By Adam Armour/The Itawamba County Times
Talk of saving an old Ozark area bridge continued, Monday, as county officials explored available options.
The bridge in question, Walker Levee Bridge, was deemed unsafe for travel by the Office of State Aid Road Construction. Officially, the bridge is closed to vehicle traffic, although the county is still awaiting the signage that will block it. Without the bridge, the community loses access to the area’s sole boat ramp into the Tenn-Tom Waterway; if the bridge is not closed, the county could lose access to valuable State Aid funding.
It’s a no-win situation for both Ozark area residents and county officials, who claim there isn’t much they can do to outright fix the bridge, which State Aid deemed unfit for repair. The bridge has a posted weight limit of 11,000 pounds, though state officials say the bridge can no longer safely bear that weight.
The 126-foot bridge, which area residents say was constructed in 1923, crosses the Tombigbee River. Ozark residents say the bridge is still used on a near-daily basis.
With repair off the table, talk has now turned to constructing a new bridge. During their regular meeting Monday morning, Itawamba County supervisors discussed replacing the current bridge using a series of bailey bridges to cross the 80-foot gap. Bailey bridges are lightweight, portable truss bridges frequently used by militaries as a temporary way to cross gaps and rivers. They’re light enough to avoid requiring cranes and other special equipment to install, but also sturdy enough to support heavy military equipment, including tanks. Municipalities commonly purchase surplus bailey bridges from U.S. military agencies.
While the bridges themselves are easy enough to find — in fact, the county already has some — county engineer Carrson Neal said the trusses that give these bridges the extra support they need to span lengthy gaps are far less common. In fact, he said he’s never seen any become available to the public. He feared the county may have trouble locating them.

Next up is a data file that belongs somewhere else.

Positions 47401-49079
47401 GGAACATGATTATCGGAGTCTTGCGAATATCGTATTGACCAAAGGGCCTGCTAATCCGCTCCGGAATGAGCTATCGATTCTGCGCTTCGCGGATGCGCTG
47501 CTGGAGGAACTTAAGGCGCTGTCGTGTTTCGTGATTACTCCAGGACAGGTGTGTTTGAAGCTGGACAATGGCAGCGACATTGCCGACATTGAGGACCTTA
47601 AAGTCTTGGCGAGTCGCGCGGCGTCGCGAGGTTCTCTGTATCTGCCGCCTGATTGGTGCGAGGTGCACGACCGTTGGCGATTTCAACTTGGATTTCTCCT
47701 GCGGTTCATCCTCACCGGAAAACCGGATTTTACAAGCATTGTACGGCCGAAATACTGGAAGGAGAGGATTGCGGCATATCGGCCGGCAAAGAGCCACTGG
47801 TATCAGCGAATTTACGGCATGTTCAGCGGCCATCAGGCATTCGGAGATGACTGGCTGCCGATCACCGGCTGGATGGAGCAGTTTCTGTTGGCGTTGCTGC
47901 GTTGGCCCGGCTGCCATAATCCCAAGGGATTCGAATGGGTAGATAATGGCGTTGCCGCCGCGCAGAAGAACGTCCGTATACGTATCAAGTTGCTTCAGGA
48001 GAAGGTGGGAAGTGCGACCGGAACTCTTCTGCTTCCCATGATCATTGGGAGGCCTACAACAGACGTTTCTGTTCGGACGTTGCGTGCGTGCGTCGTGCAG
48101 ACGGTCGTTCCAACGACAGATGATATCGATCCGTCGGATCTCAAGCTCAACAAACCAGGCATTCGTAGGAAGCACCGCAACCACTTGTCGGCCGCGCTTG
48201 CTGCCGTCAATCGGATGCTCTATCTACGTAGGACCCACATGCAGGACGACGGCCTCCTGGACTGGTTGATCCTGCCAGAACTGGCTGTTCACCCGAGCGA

After some research, the board found an online military surplus store that claimed to have bailey bridge trusses available. State Representative Randy Boyd, who was present at the meeting, said he’d check with the local National Guard to see if they had any trusses available.
In addition to the bridge itself, however, Neal warned the board that they will likely face two other problems: The area surrounding the bridge is a wetland, and construction within a wetland area is heavily regulated by the federal government. Plus, given its age, there’s a good chance that any work on the bridge itself, including deconstruction, will fall under the scrutiny of the Mississippi Department of Archives and History. If the bridge is ever declared a historical landmark, it can neither be torn down nor heavily modified.
The best option, it was decided, is to construct the new bridge next to the old. The new bridge will allow access to the boat ramp while the old bridge would be closed to everything but pedestrian traffic. Both convenience and history would be preserved. The board decided to move forward with this option in mind.
Community support for keeping the old bridge open has been strong. Last week, more than 30 people met at the bridge to discuss their concerns with county officials. Board members confirmed they have received numerous calls and requests to keep the bridge standing.